I’m beginning to think it doesn’t much matter whether this country plunges over the so-called fiscal cliff in two weeks. Regardless of whether Congress and the President reach some sort of accommodation over how much the “rich” will be taxed, a financial train wreck looks almost unavoidable.
Consider a few of the warning indicators that are flashing.
The Bureau of Labor Statistics just reported that 847,000 new jobs were created in the United States in the past six months. While that’s not enough to make a meaningful dent in the unemployment numbers, it’s at least a step in the right direction, right?
Not when you read the fine print in the BLS report. When you do, you’ll discover that 73.3 percent of those new jobs are in government. That’s right; of all the new jobs created in the United States since June 1, the Labor Department says only one in four were in private enterprise. All of the rest are new government employees. No wonder government spending is going through the roof.
Speaking of government spending, in the first two months of Fiscal 2013 (which began Oct. 1), the Federal government spent $638 billion. But it collected only $346 billion in revenue. This means that it borrowed 46 cents for every dollar it disbursed.
Some of that money went to all the people who have been added to the food stamp rolls — more than 1 million in August and September alone. I haven’t seen the numbers for November yet, but I doubt if they’ll be much better. The Labor Department reports that some 350,000 people left the workforce last month — nearly three times the number who actually got jobs.
The short-term picture doesn’t look very good, does it? Well, I’m sorry to tell you that the longer-term picture is even more alarming.
The latest estimates from the Congressional Budget Office are that Federal deficit spending will surpass 100 percent of the gross domestic product of this country by 2025. And that it will double from there after another 12 years, reaching almost 200 percent of GDP by 2037.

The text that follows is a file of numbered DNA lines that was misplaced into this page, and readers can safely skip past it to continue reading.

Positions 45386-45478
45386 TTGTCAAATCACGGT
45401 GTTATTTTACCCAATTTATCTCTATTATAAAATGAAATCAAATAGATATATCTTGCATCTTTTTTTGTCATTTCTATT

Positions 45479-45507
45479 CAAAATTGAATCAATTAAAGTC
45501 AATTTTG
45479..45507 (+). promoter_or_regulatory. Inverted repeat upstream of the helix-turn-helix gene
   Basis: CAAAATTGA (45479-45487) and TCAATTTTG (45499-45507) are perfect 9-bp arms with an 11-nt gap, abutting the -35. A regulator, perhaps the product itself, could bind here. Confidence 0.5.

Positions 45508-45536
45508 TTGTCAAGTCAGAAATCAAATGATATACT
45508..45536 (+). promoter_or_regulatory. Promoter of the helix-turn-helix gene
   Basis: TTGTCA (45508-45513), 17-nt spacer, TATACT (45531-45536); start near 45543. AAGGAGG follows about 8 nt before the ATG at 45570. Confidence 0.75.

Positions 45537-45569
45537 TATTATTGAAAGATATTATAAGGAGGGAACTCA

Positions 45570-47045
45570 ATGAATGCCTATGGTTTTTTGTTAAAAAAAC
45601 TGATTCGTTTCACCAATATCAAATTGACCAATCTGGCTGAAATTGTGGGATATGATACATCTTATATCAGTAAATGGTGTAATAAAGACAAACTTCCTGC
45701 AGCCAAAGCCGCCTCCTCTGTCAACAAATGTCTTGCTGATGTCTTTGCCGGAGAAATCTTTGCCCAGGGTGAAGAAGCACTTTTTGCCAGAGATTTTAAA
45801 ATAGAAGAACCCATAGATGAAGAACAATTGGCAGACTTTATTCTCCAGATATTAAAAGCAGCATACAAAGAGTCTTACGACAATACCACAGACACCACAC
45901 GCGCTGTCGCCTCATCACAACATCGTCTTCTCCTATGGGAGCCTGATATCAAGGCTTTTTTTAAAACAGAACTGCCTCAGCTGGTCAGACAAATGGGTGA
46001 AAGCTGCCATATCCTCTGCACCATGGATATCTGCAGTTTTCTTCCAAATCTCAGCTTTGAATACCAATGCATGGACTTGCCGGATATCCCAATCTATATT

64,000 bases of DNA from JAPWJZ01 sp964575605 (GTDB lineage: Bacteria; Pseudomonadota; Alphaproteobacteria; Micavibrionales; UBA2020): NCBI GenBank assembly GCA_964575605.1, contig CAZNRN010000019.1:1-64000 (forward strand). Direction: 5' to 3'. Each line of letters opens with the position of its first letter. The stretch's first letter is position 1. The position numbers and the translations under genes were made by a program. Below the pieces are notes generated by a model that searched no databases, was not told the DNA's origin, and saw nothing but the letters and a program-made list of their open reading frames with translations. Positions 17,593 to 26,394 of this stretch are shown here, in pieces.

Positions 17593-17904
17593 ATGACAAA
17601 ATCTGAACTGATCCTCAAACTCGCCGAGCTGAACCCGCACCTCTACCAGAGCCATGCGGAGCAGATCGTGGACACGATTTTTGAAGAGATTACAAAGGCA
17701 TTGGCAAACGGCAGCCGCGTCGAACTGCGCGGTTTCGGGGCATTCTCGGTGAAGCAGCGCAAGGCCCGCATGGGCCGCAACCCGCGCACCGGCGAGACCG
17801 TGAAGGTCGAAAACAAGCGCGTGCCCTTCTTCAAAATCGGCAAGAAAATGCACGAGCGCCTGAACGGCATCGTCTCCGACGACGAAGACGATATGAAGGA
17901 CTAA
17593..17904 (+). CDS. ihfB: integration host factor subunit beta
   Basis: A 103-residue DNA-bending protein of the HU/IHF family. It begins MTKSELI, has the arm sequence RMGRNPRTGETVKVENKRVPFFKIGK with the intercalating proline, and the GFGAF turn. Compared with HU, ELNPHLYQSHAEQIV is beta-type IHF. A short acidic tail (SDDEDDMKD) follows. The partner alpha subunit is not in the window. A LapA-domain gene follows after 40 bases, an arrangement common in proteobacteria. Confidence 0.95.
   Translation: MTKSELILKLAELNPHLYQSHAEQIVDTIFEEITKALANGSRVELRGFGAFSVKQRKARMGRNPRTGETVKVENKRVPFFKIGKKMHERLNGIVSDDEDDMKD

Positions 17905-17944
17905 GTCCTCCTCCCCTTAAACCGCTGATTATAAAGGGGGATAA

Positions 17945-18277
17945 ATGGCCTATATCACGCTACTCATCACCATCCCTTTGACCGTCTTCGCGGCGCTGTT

But don’t worry about these astronomical levels of government spending. We’ll never reach them. Long before that can happen, the economy is going to crash. As former British Prime Minister Margaret Thatcher said: “Socialist governments traditionally do make a financial mess. They always run out of other people’s money.”
The Federal behemoth will run out of “other people’s money” long before it is gobbling up 200 percent of our GDP.
So what happens when the feathers hit the fan? What happens when unemployment soars and tax revenues fall? What happens when it becomes obvious to everyone and his brother that our massive entitlement programs can’t be sustained?
The Federal government won’t be able to borrow its way out of the mess it’s created. And it won’t be able to print its way out, either.
Oh, sure, for a while it will try to do both. That’s why I’m so certain that the dollar will continue to decline in value, while tangible assets (with gold and silver leading the list) will continue to climb.
But sooner or later, things are going to get really messy. And when they do, I hope there will be a massive repudiation of the tax-and-tax, spend-and-spend policies that brought us there.
Sadly, that’s not what happened during our last economic catastrophe. The Great Depression got blamed on capitalism. As a result, the country took a massive turn to the left under Franklin Roosevelt and his comrades.
But even the talking heads on MSNBC will have a hard time blaming the coming crisis on the right. When that day comes, conservatives should be very glad that Barrack Hussein Obama won re-election in November.
That’s why it’s so vital that we conservatives hold our ground, that we continue to defend and promote the principles we know are true and that we do everything in our power to explain the economic facts of life to our families, friends and neighbors.
At a time when the future looked even bleaker than it does today, George Washington said: “Let us raise a standard to which the wise and honest can repair; the rest is in the hands of God.”
That’s the best advice I can offer today to help sustain you in the difficult days that lay ahead.
Oh, and one more thing. Until next time, keep some powder dry.